United States used weapons of mass destruction in Iraq

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"At intervals, white phosphorus rounds would illuminate entire sections of the city, showering down balls of orange flame and leaving behind smoky jellyfish-shaped silhouettes." --Newsweek, November 22, 2004.
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In the November 8, 2004, Operation Phantom Fury, the U.S.-led assault on Fallujah, "[s]ome artillery guns fired white phosphorous rounds that create a screen of fire that cannot be extinguished with water. Insurgents reported being attacked with a substance that melted their skin, a reaction consistent with white phosphorous burns," the Washington Post reported November 10, 2004.

On Wednesday, November 16, 2005, the Pentagon "acknowledged using incendiary white-phosphorus munitions in a 2004 offensive against insurgents in the Iraqi city of Falluja and defended their use as legal, amid concerns by arms control advocates," Reuters reported November 16, 2005. "Army Lt. Col. Barry Venable, a Pentagon spokesman, said the U.S. military had not used the highly flammable weapons against civilians."


"Shake 'n' Bake"

The California counties of San Diego and Riverside North County Times reported April 10, 2004, on the "siege" of Fallujah, during which Jonathan Millikin, 21, from Reno, Nevada grabbed "a white phosphorus round from a nearby ammo can" and held it over the firing tube before dropping it in ...

"The boom kicked dust around the pit as [the soldiers] ran through the drill again and again, sending a mixture of burning white phosphorus and high explosives they call 'shake 'n' bake' into a cluster of buildings where insurgents have been spotted all week.
"They say they have never seen what they've hit, nor did they talk about it as they dusted off their breakfast and continued their hilarious routine of personal insults and name-calling."

The "Fight for Fallujah"

The following comes from the November 9, 2005, Daily Kos:

  • "WP [i.e., white phosphorus rounds] proved to be an effective and versatile munition. We used it for screening missions at two breeches and, later in the fight, as a potent psychological weapon against the insurgents in trench lines and spider holes when we could not get effects on them with HE [high explosive]. We fired 'shake and bake' missions at the insurgents, using WP to flush them out and HE to take them out." --Field Artillery Magazine, March/April 2005.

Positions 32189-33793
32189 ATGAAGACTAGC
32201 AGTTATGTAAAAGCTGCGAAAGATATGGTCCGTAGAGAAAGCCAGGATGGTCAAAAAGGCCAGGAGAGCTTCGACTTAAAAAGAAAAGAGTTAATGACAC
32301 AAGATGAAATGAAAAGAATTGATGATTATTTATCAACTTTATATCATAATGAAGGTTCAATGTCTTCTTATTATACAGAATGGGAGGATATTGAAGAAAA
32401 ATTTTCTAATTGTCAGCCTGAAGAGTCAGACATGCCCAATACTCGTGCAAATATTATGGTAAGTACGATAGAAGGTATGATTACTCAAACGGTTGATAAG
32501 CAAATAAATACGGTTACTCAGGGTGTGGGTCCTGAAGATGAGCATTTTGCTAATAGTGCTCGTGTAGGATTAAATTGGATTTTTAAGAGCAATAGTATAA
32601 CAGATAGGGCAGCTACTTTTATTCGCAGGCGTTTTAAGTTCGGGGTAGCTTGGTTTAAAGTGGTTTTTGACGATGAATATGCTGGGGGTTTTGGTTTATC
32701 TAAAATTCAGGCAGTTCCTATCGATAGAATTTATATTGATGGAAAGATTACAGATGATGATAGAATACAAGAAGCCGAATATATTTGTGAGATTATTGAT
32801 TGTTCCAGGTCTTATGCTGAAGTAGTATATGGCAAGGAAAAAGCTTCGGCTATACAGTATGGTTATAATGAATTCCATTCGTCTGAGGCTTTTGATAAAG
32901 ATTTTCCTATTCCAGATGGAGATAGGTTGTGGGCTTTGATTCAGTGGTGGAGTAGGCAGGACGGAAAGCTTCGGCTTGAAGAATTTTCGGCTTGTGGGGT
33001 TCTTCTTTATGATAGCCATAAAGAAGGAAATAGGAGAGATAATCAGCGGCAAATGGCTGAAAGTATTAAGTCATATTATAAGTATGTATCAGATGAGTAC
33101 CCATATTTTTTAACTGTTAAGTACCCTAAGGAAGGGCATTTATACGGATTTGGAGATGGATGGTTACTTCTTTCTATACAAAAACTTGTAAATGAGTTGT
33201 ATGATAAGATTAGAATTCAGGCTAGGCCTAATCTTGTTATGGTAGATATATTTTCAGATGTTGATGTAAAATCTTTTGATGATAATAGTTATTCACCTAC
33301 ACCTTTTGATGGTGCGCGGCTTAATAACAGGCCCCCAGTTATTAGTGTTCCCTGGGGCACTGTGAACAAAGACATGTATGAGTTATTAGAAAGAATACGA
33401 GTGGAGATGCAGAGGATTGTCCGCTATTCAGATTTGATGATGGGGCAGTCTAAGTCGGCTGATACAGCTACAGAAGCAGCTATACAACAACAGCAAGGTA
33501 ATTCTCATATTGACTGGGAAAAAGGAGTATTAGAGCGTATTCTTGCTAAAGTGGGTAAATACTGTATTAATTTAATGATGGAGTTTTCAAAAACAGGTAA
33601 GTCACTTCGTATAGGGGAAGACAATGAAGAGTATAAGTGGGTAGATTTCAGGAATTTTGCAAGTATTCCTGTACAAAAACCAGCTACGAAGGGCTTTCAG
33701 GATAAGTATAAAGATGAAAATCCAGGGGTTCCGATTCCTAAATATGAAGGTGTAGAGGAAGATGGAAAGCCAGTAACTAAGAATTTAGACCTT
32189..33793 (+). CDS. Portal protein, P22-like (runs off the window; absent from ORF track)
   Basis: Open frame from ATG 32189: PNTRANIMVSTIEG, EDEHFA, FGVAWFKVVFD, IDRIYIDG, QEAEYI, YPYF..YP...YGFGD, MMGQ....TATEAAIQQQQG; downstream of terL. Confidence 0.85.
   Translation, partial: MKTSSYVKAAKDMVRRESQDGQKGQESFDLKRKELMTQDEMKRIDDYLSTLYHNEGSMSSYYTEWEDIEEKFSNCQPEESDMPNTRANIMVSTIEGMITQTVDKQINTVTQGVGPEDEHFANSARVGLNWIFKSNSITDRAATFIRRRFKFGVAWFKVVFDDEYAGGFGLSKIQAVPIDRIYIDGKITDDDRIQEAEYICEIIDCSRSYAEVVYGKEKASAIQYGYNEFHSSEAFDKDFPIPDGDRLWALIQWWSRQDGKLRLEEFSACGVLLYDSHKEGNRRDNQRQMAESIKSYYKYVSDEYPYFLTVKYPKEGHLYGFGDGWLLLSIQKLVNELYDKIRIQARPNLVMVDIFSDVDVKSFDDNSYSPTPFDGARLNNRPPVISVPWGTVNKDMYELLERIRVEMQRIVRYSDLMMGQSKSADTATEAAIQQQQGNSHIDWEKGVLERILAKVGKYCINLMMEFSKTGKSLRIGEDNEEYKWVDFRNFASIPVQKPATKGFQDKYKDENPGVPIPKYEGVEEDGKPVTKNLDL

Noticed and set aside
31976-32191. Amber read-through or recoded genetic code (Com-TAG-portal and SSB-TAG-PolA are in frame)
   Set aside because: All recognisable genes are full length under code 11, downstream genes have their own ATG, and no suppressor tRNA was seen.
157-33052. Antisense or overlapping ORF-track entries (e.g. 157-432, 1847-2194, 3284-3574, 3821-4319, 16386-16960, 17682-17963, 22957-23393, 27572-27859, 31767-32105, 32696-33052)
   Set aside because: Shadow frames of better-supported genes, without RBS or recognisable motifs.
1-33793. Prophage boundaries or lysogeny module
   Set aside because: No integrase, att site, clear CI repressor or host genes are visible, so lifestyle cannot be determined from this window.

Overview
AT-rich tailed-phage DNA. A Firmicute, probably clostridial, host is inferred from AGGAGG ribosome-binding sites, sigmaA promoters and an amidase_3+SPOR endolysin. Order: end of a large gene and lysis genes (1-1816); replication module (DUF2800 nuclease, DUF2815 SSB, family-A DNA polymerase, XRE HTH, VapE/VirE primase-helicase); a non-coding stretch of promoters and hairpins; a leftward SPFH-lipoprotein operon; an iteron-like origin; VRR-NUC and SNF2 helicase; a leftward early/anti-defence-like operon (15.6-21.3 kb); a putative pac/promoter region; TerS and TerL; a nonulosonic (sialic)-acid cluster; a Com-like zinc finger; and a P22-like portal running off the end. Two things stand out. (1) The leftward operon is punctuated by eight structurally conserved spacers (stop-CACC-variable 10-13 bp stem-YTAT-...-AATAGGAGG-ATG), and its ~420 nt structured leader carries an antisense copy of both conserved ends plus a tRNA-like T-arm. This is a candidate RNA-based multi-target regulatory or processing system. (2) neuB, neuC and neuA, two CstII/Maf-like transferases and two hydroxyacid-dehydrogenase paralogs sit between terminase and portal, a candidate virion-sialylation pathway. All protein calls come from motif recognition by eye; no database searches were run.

• "In other words the claim by the US Government that White Phosphorus was used only for illumination at Fallujah had been pre-emptively debunked by the Army. Indeed, the article goes on to make clear that soldiers would have liked to have saved more WP rounds to use for 'lethal missions'," Steve D. wrote.
  • "... there is no way you can use white phosphorus like that without forming a deadly chemical cloud that kills everything within a tenth of a mile in all directions from where it hits. Obviously, the effect of such deadly clouds weren't just psychological in nature." --Mark Kraft, Altercation, MSNBC, November 9, 2005.

See Digital Globe Maps of Al Fallujah September 15, 2002, and November 5, 2004 for views of the city before the November 2004 assault. Global Security also has numerous Digital Globe aerial view Maps of Al Fallujah dating from 2002 and November 4 and 5, 2004, and Troop Movements November 9, November 10, November 14, 2004.

The Italian Report

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External links

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Definition

Photographs

  • U.S. Army Redstone Technical Test Center, Redstone Arsenal. Scroll down to second row of pictures and the one described as "White phosphorous obscurant" shows the "smoky jellyfish-shaped silhouettes" described in Newsweek, November 22, 2004.

Documents & Publications

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